For such a seemingly small addition, the recently added ability to mark objects in PlayerUnknown's Battlegrounds is causing quite the stir in the community.
In this week's PUBG PC test patch, which has yet to actually hit live servers, PUBG Corp. added a Rainbow Six Siege-style ping marker.
Players can simply place this marker with the press of a button, notifying teammates about a target, or simply marking the direction everyone should face/go.
Previously, players were only able to place markers using the world map. These markers will be visible on the compass and the map for teammates, but not in their 3D field of vision.
This introduced a pause in the action while one player tries to figure out where the building/object they're looking at is represented in the world map. It also ensured teammates will too have to take a few moments to parse out this information, either with the help of voice comms or by opening up the map and figuring it out from there.
This wasn't an elegant system - likely by design - but it forced players to communicate regularly as a result, upping the skill required to be good at PUBG.
While the new system doesn't get rid of that, it makes it possible to quickly divert everyone's attention to something in the 3D world, in real time with unprecedented accuracy.
Of course, the uses for a Rainbow Six-style ping marker are too many to count. The most obvious of which being that it makes communicating much easier, especially for new players and those not familiar with PUBG lingo (wizard towers, etc.).
In that sense, it lessens the reliance on the compass, reading the map, and identifying targets at range. Now, you can easily mark the specific window your enemy is shooting from, without having to spend a few seconds explaining their location to your teammates.
But, not everyone is a fan of the new ping marker. Quite a few players, in fact, have voiced their concerns on Reddit. Some said being that able to quickly mark enemy positions removes an element of skill from the game, and makes communication and map knowledge redundant.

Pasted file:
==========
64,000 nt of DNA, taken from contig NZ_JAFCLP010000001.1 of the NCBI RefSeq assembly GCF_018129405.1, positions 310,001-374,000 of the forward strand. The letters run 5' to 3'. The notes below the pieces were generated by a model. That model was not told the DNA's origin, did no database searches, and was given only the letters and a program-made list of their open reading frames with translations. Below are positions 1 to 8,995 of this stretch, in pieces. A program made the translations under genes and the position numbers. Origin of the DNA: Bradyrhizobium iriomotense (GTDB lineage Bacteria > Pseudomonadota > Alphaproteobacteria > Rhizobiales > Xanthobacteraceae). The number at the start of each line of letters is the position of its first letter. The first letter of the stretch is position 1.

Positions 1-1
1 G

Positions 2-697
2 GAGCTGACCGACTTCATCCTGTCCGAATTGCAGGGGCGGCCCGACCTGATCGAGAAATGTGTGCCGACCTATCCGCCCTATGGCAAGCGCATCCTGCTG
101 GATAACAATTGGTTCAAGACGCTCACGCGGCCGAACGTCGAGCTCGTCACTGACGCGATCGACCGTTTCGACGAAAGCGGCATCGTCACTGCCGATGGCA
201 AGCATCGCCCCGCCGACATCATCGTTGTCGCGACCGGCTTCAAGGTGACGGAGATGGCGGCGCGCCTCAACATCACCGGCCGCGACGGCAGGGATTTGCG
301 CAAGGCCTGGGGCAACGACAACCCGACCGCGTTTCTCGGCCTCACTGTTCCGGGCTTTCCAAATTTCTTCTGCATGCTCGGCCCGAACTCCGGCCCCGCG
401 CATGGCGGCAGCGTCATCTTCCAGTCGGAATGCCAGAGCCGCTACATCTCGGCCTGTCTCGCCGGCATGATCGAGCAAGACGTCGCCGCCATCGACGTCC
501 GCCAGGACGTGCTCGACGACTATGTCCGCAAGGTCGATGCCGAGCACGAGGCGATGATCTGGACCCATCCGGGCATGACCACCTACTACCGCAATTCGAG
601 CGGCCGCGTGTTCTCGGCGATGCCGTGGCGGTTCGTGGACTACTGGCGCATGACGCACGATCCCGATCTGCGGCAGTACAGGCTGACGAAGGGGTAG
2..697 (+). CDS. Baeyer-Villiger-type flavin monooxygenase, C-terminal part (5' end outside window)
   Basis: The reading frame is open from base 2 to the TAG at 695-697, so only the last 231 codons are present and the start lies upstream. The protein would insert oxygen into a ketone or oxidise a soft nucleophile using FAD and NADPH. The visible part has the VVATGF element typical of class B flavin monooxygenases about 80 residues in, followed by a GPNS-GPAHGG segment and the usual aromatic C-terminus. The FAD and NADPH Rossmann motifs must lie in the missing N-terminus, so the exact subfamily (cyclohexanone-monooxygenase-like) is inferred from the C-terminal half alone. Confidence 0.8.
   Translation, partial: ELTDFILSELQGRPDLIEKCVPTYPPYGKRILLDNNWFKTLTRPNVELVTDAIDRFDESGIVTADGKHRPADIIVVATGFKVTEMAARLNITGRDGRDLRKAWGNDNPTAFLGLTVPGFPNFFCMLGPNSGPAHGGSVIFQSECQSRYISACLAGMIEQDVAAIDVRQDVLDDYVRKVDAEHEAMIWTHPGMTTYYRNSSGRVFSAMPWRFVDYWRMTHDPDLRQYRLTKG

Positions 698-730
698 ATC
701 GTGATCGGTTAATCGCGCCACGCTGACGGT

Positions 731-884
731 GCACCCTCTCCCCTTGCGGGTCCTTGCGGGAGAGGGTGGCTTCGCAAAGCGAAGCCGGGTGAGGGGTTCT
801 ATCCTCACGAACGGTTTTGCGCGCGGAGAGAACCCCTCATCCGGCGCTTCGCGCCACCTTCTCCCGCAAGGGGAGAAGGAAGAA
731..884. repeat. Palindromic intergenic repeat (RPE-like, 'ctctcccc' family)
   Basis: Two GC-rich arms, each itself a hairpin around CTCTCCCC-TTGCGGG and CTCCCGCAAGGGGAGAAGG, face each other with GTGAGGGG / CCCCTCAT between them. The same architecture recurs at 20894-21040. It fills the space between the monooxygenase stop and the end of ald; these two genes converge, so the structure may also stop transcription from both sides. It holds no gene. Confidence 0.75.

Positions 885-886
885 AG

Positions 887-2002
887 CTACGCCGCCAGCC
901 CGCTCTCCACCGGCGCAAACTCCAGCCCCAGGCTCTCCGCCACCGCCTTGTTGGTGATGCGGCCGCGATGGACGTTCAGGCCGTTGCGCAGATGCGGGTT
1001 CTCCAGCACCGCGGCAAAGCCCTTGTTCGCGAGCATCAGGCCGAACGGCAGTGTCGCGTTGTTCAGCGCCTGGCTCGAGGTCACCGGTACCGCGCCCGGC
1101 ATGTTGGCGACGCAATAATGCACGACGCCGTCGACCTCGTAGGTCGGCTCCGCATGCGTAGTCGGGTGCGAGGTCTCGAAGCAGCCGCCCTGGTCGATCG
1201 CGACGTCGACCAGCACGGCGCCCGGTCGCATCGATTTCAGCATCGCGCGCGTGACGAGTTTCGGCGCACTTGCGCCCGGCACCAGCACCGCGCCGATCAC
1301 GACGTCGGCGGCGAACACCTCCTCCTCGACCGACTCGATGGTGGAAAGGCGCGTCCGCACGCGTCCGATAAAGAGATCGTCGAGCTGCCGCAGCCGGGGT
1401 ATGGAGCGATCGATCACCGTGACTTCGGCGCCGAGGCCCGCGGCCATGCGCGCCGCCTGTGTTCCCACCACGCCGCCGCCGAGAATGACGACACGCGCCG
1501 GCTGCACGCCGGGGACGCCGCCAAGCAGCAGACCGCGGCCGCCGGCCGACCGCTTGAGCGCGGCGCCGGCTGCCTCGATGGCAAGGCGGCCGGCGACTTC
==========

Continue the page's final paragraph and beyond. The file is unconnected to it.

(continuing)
PUBG Twitch Streamers Swagger, Shroud and many others had a similar stance. Swagger believes it not only makes it much easier to locate enemies, it also has the potential to make the game harder for players despite its intention.
The example they gave is that good players will know exactly where an enemy is before they can even see it, assuming a teamate tags their location, which allows said players to peek out and line up a shot much faster than before. You won't need to peek and scan, just peak and shoot since there's no point in searching.
In response, PUBG communications lead Ryan Rigney, said that player concerns are being heard. "This criticism actually strikes me as super legit," said Rigney, referring to Swagger's video demonstrating how the feature could be abused.
There's also the fact that, as it stands, you can bind ping to the same button you use for shooting, meaning it'll automatically place a marker anytime you fire at an enemy, which provides near real-time tracking of the opposing player for your teammates.
"I think we’ll see major changes before this goes to live. The debate around this feature has actually been very healthy and informative [in my opinion]. Keep it coming [please]," added Rigney.
Reddit user Sandersism offers a solution that should satisfy both parties.
"The easiest compromise, and the one that makes the most sense, is for the 'ping' to show up on the mini map, the map, and the compass, but not in the player's actual field of view," they explained.
Update 19 does not yet have an official launch date, so PUBG Corp. at least has time to tweak the feature before the rest of the player base gets it.